We’ve all grown up with our parents, teachers and mentors telling us to, “Finish what you start.” It makes total sense because no one wants a job that’s partially completed. Conversely, have you ever been given the opposite advice where someone tells you not to finish what you start and you’ll be even more successful? Of course you haven’t.
Imagine going to a restaurant and ordering the brie-and-prosciutto-stuffed chicken breast and having the server bring it to your table half-cooked, a huge smile on his face, with all the raw juices running all over your plate, telling you to “enjoy!”
Or, how about the lawn company you pay a cagillion dollars to every week to mow your lawn showing up, mowing two-thirds of your lawn then knocking on your door looking for payment and telling you to marvel at how beautiful the lawn looks.
Better yet, what about the trusted car repair shop that changes your oil and puts new tires on your car, but purposely doesn’t put your oil filter back in (that has actually happened to me – NOT GOOD) or your lug nuts back on your wheels, then pridefully walks up to collect your payment saying, “It’s all done and ready to go. Have a great day!”
You get the point. In most instances, partially completing the job is not acceptable and sometimes can be downright dangerous.
In our industry, though, the advice of not finishing what you start and embracing partial completion can pay off — big time. As you work to maximize the value of your customer contact strategy, aiming not only to drive cost out of your business but also to increase customer satisfaction, you should strive to find that perfect balance between automation (self-service, regardless of channel) and live agent. This is where one of the least used key performance metric in our business pays off and should be at the forefront of any solid business case/ROI model.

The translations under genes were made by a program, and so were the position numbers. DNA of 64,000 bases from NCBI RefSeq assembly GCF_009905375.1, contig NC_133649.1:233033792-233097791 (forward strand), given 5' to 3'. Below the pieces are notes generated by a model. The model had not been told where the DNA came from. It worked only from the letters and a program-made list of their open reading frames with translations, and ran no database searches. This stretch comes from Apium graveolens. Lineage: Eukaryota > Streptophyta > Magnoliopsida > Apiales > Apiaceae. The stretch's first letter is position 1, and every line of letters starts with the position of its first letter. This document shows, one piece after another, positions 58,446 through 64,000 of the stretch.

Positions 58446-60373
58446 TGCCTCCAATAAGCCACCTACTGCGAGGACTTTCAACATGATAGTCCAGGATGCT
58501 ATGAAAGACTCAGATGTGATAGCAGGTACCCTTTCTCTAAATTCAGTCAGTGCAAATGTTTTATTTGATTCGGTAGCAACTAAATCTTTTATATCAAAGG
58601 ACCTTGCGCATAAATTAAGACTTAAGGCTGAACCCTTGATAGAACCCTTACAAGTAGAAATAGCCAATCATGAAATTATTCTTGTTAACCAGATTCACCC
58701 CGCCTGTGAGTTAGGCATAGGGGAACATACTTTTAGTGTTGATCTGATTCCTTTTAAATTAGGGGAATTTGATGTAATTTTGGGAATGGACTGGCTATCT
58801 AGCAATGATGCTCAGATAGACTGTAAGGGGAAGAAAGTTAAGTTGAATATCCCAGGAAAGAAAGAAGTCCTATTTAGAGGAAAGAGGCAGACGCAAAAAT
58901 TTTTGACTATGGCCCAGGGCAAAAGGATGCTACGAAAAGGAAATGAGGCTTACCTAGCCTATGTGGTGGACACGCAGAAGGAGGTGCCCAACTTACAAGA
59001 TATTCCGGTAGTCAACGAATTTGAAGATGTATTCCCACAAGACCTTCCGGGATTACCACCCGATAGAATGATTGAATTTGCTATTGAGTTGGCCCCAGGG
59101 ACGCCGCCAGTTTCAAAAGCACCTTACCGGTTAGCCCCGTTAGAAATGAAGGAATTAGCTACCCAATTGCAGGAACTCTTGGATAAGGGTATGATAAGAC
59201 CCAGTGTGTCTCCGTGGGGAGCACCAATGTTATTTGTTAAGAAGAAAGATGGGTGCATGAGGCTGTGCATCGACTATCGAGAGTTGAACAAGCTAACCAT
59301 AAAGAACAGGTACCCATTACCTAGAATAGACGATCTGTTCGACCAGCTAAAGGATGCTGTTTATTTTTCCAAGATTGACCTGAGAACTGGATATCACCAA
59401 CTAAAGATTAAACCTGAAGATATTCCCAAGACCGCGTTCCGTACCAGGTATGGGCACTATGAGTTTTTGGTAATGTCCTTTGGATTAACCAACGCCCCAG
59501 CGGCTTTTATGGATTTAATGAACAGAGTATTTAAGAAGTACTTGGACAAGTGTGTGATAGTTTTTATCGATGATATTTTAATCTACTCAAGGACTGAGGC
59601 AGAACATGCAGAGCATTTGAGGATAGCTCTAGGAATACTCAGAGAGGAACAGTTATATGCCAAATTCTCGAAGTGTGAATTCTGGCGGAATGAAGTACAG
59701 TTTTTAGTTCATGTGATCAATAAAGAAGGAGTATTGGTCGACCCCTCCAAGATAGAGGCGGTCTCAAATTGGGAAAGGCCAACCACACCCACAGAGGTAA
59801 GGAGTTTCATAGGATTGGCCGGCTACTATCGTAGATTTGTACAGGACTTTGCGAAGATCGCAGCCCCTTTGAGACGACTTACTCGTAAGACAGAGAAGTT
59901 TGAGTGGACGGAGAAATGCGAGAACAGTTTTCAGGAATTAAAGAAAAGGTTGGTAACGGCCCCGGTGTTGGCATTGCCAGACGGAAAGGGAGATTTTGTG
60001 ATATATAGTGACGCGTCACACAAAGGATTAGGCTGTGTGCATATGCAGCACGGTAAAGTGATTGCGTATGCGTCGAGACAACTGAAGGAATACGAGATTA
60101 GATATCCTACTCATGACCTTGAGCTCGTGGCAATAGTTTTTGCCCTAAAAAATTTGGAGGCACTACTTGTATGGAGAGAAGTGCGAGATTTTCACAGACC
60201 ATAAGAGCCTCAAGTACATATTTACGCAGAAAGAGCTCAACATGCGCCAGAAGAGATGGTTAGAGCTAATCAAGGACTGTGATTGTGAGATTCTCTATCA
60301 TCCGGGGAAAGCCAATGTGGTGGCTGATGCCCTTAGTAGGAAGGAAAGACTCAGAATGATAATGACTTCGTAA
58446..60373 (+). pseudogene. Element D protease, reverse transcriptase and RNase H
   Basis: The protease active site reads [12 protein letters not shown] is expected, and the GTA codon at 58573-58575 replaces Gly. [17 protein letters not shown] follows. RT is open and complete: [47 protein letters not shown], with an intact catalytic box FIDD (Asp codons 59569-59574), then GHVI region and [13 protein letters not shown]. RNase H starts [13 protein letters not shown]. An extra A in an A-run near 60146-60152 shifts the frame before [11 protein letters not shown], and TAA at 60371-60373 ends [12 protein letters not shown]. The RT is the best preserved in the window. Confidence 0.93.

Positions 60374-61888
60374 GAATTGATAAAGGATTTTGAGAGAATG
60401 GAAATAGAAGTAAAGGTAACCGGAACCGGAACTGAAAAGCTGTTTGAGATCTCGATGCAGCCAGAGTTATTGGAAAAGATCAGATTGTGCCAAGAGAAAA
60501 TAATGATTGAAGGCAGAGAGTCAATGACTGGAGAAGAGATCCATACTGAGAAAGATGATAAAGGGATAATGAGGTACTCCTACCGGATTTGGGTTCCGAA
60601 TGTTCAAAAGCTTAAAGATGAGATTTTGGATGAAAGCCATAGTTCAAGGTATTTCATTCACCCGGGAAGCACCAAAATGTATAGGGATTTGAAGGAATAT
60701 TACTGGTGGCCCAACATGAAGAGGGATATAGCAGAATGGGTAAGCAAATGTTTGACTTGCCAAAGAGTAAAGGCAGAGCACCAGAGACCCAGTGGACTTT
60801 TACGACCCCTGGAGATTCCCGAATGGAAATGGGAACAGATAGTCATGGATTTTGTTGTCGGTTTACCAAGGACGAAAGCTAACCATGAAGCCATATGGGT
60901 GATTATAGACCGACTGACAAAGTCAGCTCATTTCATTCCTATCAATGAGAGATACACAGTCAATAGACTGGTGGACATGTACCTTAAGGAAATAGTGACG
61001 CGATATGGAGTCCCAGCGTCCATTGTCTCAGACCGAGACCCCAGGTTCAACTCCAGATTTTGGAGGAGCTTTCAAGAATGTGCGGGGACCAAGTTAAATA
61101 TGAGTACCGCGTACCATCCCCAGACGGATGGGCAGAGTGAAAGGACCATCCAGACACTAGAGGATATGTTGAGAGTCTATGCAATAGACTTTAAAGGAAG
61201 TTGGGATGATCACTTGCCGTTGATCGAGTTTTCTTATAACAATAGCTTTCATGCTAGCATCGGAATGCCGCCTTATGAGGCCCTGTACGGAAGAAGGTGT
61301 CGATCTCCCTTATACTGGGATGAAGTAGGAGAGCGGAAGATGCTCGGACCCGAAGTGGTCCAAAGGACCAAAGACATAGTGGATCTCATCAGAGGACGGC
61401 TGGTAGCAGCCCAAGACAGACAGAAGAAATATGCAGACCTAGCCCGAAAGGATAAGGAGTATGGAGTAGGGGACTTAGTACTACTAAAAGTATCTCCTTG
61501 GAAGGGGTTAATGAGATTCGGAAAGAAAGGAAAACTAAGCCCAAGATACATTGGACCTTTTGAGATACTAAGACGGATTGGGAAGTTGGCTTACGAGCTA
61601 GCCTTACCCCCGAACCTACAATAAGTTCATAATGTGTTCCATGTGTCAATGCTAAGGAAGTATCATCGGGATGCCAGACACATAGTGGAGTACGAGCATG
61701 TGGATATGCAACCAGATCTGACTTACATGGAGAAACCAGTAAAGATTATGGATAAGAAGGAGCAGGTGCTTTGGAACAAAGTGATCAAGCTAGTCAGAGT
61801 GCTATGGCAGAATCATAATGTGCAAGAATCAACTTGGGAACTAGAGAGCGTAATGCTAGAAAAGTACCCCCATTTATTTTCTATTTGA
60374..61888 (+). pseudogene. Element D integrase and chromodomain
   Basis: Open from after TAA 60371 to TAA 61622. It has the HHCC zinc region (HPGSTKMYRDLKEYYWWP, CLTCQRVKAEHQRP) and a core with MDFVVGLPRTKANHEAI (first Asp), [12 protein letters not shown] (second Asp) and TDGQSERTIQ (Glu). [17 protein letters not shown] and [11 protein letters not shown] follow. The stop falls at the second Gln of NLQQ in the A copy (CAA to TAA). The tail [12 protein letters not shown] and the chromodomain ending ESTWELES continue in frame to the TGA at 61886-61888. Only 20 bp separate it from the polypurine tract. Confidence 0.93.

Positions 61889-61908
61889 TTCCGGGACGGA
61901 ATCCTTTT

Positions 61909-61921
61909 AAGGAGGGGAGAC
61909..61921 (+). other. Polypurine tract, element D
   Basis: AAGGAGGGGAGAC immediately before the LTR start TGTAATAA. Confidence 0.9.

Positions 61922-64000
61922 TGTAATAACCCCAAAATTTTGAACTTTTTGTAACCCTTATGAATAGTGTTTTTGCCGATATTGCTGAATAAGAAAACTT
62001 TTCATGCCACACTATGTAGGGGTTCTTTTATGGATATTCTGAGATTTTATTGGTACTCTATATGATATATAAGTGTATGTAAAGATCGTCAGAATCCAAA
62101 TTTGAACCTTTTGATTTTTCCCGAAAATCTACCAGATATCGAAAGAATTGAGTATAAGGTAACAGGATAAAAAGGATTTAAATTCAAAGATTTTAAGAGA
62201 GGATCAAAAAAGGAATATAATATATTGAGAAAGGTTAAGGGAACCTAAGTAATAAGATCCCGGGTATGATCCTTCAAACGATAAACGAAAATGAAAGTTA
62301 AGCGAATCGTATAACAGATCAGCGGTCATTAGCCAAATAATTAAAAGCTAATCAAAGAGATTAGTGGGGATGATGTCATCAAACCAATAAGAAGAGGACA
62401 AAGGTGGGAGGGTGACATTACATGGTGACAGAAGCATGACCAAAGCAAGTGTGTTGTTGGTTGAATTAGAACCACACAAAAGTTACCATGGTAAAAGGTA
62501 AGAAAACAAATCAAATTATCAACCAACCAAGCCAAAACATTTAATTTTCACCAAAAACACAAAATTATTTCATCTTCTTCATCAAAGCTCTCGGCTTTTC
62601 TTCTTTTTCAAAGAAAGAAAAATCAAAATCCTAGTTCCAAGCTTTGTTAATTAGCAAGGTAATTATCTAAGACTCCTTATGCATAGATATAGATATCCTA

By design, you want to focus on partially completed transactions to maximize your business value. Look at the transactions that are taking place in your contact centers and dissect those transactions to determine what specific tasks the agents are doing within that transaction. You then can determine which of those tasks can effectively be automated (regardless of channel – voice, mobile, Web, etc.). Once you’ve identified certain tasks to be automated, you have introduced the idea of partial automation into your business case, which is measured using the industry standard term — task completion — for obvious reasons.
When looking to justify the deployment of a self-service solution, many companies focus their business cases on the most common metric, call containment. This is because it’s easier to measure the value of a complete transaction (i.e., phone call) within the contact center and what that transaction is worth to the business based on the cost of that transaction if it is fully automated versus fully handled by a live agent. Where this approach falls short is when most transactions that your business handles are complex, or, for some other reason, cannot be fully automated — which is a large percentage of customer care out there.
Case in Point
Assume a typical agent transaction for a particular call type takes 20 steps For example:
- Identify caller
- Verify and authenticate caller
- Determine caller intent, etc.
With an agent, this might take an average handle time of four minutes. Then, let’s say you determine that 10 of those 20 steps could be automated leveraging a well-designed, intelligent and intuitive self-service solution (again, regardless of channel), effectively reducing your agent tasks down to 10, cutting your average handle time in half. If 75 percent of your transactions need to be worked by a customer service representative at some point, then you easily can see how the math works and how the value or dollars saved can exponentially increase.
So, when looking at the value of a well-thought-out, well-designed, implemented and managed automated self-service solution, just remember that I may be the first person to give you this crazy advice: Don’t finish what you start within the automated environment. Hand it off to the right agent at the right point in the interaction can and will pay off — BIG TIME!